The “surprise” isn’t that Derek Jeter is going to be out of action until (at least) after the All-Star break, but that anyone thought he’d be back and healthy so quickly after a serious ankle injury and surgery and be ready for opening day. The obvious joke is that Yankees extended spring training is turning into their version of the Roach Motel: they check in and don’t check out. It happened last year with Michael Pineda who, ironically, was on the last pitch of his rehab outing when he tore the labrum in his shoulder and hasn’t been seen since and now it’s Jeter.
The truth is that the constant harping on Yankees’ superiority has no basis in reality, especially when it comes to medical issues. If that wasn’t understood before, it has to be getting through now as the Yankees are continually having problems with the health of key players Jeter, Alex Rodriguez, Pineda, Mark Teixeira and Brett Gardner. Many of the problems were mistreated and misdiagnosed with the programs either failing or hindering the players’ return to health.
This isn’t an indictment against the Yankees; it happens with every team and not much can be done to change it. Players will get hurt and they’ll suffer setbacks.
Regarding Jeter, the question has to be asked if Jeter pushing so hard negatively affected his recovery. In retrospect, the club might’ve been better off telling him—not asking, telling him—that if he wanted to play in spring training, it would be with a local Junior College team because he wasn’t going to be in the lineup for the Yankees until he was deemed by the doctors to be healthy and able to perform, not 60%, 70% or whatever percent—healthy and able to perform.
This injury was called a “new fracture” by GM Brian Cashman. This suggests to me that perhaps Jeter was compensating for the original ankle fracture and injured himself again. That stems from the “I need to get back and prove I’m better” compact with himself that has made Jeter who he is.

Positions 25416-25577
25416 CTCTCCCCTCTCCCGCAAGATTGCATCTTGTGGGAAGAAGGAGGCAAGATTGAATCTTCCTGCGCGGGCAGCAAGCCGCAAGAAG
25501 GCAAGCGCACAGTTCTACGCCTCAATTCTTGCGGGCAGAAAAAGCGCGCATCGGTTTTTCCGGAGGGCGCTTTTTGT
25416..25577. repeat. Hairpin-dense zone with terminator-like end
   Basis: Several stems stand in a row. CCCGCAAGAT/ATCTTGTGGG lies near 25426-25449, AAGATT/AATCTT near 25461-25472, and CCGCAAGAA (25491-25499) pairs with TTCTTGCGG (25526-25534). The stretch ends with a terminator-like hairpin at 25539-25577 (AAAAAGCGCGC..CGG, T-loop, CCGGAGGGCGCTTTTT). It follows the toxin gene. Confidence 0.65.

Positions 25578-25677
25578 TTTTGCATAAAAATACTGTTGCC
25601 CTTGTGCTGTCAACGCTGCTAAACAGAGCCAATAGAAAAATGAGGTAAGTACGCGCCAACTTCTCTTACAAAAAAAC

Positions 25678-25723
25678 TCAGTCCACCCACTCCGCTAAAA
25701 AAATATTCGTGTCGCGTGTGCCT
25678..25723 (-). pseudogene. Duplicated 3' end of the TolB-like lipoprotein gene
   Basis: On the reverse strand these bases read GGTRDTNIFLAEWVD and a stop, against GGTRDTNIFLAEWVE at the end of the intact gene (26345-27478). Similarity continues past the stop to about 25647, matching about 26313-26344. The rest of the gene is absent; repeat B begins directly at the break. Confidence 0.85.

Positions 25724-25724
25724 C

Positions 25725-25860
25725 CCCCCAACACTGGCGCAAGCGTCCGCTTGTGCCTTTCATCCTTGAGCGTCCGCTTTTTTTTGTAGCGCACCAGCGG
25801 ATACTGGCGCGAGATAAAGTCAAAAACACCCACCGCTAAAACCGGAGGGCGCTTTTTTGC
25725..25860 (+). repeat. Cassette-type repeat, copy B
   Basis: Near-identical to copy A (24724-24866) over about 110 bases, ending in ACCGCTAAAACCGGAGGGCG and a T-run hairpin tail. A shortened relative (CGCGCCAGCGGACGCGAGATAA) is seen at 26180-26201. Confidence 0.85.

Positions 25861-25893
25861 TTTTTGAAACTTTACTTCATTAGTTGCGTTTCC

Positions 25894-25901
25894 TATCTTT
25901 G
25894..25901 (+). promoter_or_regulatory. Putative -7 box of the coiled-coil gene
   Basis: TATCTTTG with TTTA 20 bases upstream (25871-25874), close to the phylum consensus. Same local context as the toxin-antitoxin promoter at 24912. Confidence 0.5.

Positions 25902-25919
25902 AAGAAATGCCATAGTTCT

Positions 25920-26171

If you asked Jeter if he regrets pushing so hard to be ready for opening day, he’d probably say no and he won’t be convinced otherwise. If Jeter were still in his 20s, then maybe he could’ve pulled it off, but the ravages of age—whether we like them or not—must be acknowledged and accepted. While it hasn’t been said, Jeter’s determination to get back on the field in time for opening day probably spurred him to push the envelope in his rehab to expedite matters and all he may have succeeded in doing was delay his return more. Part of the reason Jeter has accomplished everything he has is that determination to prove doubters and those who diminish him as wrong and to achieve his goals on his schedule by his rules. But he’s about to turn 39. The metabolism slows. The body takes a longer time to heal. The outlawed and questionable drugs that might’ve help to speed his recovery are overwhelmingly unlikely to be an option for the image-conscious Jeter. As a result, like a former powerful politician who isn’t used to waiting in line at the movies, in a restaurant, or anywhere else, Jeter has to wait to get back on the field just like everybody else.
This was an important season for Jeter’s future. His contract is up at the end of the season and he has an $8 million player option for 2014. If he had a big year, he could’ve leveraged that into a contract extension through at least 2015 with an option for 2016 and a significant raise. Now he’s obviously going to exercise the option whether he plays this season or not and the Yankees are not going to be beholden to the past and pay him because he’s Derek Jeter. If he can’t play up to the levels he and the club are accustomed to or at least be competent, the Yankees will have no choice but to cut the ties after 2014. He’ll be 40 at that point and expecting his defensive range to be even adequate after the ankle woes is delusional. He won’t move to another position either, which is a Jeter frailty along the lines of pushing his rehab. Sometimes there have to be concessions.
I keep getting the image of the film Born on the Fourth of July starring Tom Cruise where he plays Vietnam vet Ron Kovic who was shot and rendered paraplegic. In the film, the character was in the hospital and in the midst of his denial was using a walker to drag his legs behind him as if he was “walking.” But he wasn’t going to walk again and only succeeded in falling and breaking his leg so the bone stuck out of the skin. Jeter’s plight isn’t that permanent, but it’s in the same ballpark with the same mentality of ignoring the reality and pushing forward even if it only makes things worse.